Some banks also offer rebates for certain purchases. These may be called a rebate or a cashback bonus, and they are treated the same as other credit card rewards in terms of taxes: in short, rebates are not considered income, and are treated as a discount. Occasionally, banks or credit unions will offer a reward if you open an account. The reward would only be taxable if you didn’t have to deposit any money to open the account.

1099-MISC Tax Form

If you receive a reward from a credit card, the issuing bank will send a 1099-MISC form at the beginning of the year. The IRS requires companies to issue 1099-MISC forms to anyone who receives at least $600 in taxable income, including money or the equivalent from rewards. Although the threshold for receiving a 1099-MISC is $600, some companies will send them out for lower amounts.

Typically, if you have a credit card that offers taxable rewards, the card disclosures will indicate that you may receive a 1099-MISC. If you do receive one, don’t ignore it. Failing to include the income reported on this form could result in tax penalties for underreporting your income. Your tax professional can help you correctly report the income, and if you don’t believe you owe the taxes (for instance, you donated the rewards to charity or you lost the rewards for some reason), they can help you make the necessary adjustments.

Are Business Credit Card Purchases Taxable?

The rules regarding credit card rewards and taxes are fairly straightforward, but when it comes to business purchases, things are a little different.

If you use a business credit card to make purchases for your company, and earn rewards, the income is still not subject to taxes. However, because the rewards are treated as a post-purchase discount, they do reduce how much you can deduct from your taxes for business expenses.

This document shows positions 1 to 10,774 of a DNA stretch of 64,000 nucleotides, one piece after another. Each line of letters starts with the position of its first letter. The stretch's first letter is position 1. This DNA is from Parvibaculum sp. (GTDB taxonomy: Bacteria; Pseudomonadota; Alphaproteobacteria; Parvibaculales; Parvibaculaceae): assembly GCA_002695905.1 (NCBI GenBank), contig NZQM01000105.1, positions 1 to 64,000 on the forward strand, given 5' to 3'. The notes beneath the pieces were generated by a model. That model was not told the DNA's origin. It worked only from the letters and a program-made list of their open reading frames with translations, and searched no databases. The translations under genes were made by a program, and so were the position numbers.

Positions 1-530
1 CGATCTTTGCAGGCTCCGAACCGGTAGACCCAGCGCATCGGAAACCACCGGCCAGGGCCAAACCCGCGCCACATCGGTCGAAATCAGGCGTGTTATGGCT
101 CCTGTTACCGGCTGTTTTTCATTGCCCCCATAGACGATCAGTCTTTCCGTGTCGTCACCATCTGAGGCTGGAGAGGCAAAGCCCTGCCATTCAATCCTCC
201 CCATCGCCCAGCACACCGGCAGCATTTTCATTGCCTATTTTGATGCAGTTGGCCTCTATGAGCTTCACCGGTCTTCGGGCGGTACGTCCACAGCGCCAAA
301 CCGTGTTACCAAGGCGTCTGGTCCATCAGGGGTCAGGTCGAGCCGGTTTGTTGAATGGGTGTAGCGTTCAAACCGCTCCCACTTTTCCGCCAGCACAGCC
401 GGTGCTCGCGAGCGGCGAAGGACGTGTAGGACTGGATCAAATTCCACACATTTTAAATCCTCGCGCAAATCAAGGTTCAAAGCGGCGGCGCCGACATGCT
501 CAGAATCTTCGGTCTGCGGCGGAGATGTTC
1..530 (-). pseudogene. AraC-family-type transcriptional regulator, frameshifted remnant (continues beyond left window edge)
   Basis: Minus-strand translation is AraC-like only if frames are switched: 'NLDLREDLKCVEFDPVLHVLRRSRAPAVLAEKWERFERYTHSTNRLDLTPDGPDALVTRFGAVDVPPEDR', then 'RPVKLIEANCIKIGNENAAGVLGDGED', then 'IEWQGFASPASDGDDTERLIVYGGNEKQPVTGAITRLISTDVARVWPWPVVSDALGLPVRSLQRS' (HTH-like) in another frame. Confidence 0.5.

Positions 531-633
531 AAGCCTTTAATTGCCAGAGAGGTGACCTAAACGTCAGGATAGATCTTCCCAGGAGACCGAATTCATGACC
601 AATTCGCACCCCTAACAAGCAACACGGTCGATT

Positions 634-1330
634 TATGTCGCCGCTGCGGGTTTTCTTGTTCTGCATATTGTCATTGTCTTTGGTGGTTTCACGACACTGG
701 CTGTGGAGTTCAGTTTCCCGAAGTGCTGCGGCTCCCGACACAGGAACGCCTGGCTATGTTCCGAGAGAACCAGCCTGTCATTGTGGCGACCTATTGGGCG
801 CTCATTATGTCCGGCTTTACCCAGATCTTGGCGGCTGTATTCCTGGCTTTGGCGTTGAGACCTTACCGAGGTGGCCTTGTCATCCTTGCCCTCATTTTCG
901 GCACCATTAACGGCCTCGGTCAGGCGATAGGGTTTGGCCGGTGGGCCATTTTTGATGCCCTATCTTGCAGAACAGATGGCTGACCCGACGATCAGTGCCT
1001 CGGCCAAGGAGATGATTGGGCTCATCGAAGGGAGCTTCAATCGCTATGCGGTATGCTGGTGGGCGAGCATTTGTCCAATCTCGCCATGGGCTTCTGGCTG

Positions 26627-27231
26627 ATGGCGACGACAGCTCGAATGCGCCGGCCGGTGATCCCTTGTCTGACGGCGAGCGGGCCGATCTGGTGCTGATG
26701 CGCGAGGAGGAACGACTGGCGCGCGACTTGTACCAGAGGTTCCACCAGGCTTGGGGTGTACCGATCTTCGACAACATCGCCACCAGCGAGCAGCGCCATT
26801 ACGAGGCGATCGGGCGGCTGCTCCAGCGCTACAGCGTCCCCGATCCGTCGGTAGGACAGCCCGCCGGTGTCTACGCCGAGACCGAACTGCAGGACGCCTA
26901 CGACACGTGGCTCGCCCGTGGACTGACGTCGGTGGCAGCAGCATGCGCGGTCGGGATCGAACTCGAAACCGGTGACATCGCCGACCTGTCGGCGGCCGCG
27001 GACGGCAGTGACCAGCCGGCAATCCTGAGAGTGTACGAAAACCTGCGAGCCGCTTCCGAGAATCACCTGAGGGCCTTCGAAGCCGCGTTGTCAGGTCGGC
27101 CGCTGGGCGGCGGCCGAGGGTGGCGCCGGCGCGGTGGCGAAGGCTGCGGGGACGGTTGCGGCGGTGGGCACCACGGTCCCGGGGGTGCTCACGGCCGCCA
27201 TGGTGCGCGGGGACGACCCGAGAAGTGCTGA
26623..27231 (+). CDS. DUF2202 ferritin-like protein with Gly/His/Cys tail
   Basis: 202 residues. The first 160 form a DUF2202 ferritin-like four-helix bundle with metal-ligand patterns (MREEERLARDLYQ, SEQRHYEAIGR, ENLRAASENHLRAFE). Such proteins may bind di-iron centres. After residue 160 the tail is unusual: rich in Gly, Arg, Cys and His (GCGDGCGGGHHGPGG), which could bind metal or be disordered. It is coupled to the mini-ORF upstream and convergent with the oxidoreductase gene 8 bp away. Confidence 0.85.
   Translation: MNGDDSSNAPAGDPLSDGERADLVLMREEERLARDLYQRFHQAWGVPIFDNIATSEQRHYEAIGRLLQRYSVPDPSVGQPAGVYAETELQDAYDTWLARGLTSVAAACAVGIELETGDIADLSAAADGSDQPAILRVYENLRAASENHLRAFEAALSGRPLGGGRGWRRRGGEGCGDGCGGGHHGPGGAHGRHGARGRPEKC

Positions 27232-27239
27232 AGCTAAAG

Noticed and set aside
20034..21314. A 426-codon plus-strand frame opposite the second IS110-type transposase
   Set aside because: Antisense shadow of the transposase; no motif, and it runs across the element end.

Take the previous example of a $1,000 purchase that earns 3% cash back. Because the credit card provides a $30 reward for that purchase, it effectively reduces the purchase amount to $970. When you’re doing your taxes and claiming business expenses, you can only claim a $970 expense. So while business credit card rewards themselves are not taxable, they will reduce how much you can claim in business expenses on your tax return. This applies whether you earn travel rewards, cash back, discounts on gasoline purchases — any rewards you earn on business purchases.

The exception is if you make reimbursable business purchases with a personal card and earn rewards. For example, if you spend $100 to buy supplies with your personal card that earns 2% cash back, and your employer reimburses you $100, you do not have to claim the $2 reward as income. Under current tax laws, that reward is still considered a post-purchase discount, and the IRS will not penalize you for underreporting income when you don’t report it on your tax return.

The tax implications of credit card rewards may be complex if the rewards are not tied to your use of the card. If you have questions, talk with a tax professional, and carefully read the terms and conditions of any credit card you’re considering to prevent unpleasant surprises come tax time.